Cowslips Warren

Fiver in the film, copyright Watership Down Productions, 1978.

I’VE WRITTEN before about my time working in the background department on the film version of Watership Down (see 5 November 2002and included some roughs but here’s some of the actual artwork, which I’ve just found while going through the drawers of my plan chest. It’s drawn with a fine dip pen nib, a Gillot 303 or 1950, in Pelikan Special Brown Indian ink. This technique didn’t lend itself to the production size so I drew it half size and they photographed and printed a full-sized, sepia-toned version on matt paper.

The original drawing is about 5½ x 4 inches. It was an odd experience to see my postcard-sized drawing projected on the cinema screen – along with the animation, the music and the vocal talents of John Hurt and Richard Briers amongst others in that particular scene.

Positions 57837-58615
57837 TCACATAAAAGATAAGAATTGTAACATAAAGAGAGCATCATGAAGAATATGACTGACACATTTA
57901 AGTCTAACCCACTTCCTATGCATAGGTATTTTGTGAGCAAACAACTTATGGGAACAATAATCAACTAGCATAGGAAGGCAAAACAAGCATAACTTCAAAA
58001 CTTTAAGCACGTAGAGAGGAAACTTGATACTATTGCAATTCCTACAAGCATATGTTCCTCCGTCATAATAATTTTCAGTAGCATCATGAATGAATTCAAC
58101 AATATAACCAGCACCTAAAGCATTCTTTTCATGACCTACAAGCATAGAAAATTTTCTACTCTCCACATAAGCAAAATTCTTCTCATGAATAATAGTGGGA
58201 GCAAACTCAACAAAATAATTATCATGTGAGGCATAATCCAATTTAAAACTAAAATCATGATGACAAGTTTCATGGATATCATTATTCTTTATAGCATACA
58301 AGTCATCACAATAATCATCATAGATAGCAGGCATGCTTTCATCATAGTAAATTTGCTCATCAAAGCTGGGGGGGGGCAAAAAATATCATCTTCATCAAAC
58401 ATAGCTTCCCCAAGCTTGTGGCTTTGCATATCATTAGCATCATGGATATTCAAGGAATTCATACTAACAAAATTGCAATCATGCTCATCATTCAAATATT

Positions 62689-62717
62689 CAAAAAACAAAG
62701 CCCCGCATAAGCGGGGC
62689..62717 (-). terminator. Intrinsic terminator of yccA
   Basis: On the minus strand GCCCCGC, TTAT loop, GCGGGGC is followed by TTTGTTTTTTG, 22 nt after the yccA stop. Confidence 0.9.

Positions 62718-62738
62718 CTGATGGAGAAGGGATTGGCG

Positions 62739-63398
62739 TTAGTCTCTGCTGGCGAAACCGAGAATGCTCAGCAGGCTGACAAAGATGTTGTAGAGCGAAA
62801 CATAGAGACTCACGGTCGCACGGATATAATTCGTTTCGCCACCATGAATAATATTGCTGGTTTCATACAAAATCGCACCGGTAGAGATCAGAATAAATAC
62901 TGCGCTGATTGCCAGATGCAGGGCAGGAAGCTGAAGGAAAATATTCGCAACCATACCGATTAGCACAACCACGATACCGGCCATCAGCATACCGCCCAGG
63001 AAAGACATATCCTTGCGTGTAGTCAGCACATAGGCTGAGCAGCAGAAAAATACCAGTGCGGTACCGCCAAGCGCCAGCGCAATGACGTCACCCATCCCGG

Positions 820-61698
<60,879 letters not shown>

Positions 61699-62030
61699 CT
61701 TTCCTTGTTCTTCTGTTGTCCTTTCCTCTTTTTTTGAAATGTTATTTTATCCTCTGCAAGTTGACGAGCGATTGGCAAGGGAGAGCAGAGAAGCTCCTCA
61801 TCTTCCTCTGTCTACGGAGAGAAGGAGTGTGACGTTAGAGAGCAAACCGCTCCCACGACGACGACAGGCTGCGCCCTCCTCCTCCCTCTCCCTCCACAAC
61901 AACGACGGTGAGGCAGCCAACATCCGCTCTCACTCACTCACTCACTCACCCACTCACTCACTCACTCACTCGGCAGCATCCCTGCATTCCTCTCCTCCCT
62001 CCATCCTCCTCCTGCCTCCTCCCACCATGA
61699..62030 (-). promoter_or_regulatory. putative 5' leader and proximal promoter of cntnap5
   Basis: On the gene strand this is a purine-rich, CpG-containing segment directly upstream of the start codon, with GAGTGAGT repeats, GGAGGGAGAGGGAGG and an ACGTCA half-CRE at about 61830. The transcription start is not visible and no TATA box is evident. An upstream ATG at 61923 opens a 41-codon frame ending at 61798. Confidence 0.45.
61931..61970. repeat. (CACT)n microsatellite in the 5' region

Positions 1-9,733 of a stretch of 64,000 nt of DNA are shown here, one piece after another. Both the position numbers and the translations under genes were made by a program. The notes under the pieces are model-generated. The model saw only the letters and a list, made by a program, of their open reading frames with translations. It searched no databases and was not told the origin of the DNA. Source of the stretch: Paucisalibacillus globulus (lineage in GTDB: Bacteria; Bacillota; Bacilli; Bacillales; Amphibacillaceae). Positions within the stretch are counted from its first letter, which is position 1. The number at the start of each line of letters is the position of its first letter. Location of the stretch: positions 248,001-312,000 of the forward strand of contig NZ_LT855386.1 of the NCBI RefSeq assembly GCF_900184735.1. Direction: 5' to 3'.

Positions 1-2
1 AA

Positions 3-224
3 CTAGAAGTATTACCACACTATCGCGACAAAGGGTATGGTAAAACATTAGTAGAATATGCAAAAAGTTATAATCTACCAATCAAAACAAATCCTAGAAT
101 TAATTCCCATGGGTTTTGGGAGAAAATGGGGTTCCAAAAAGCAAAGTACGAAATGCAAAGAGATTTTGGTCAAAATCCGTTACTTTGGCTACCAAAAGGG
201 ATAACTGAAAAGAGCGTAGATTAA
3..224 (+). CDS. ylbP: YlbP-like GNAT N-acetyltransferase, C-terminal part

Another background artist added the colour later. No wonder I’m described as ‘Assistant Background Artist’ on the credits. As I’d explained when I took on the job, after working through the autumn on the film in London, I wanted to get back to Yorkshire by springtime to complete work on my first book, A Sketchbook of the Natural History of the Country Round Wakefield.

Like Cowslip’s Warren, this sketchbook format nature guide was drawn in brown ink using a fine-nibbed dip pen and printed – single colour – in the Pantone equivalent of Special Brown.

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  1. Great fun seeing these, Richard. I love to see how things are done and what makes things tick. Thanks for sharing them with us.

    1. After my brief experience of work behind the scenes on a movie, I have great respect for the creative teams working away behind the scenes and always try to wait to see the end credits. They sometimes include little bonuses for those who hang around but I’m always aware that the cleaners are waiting to get in. When I took Barbara, who I’d only recently met, to see Watership Down we were the last in the cinema and my name was so far down the list that it didn’t quite fit on the screen. But there I was! Just.

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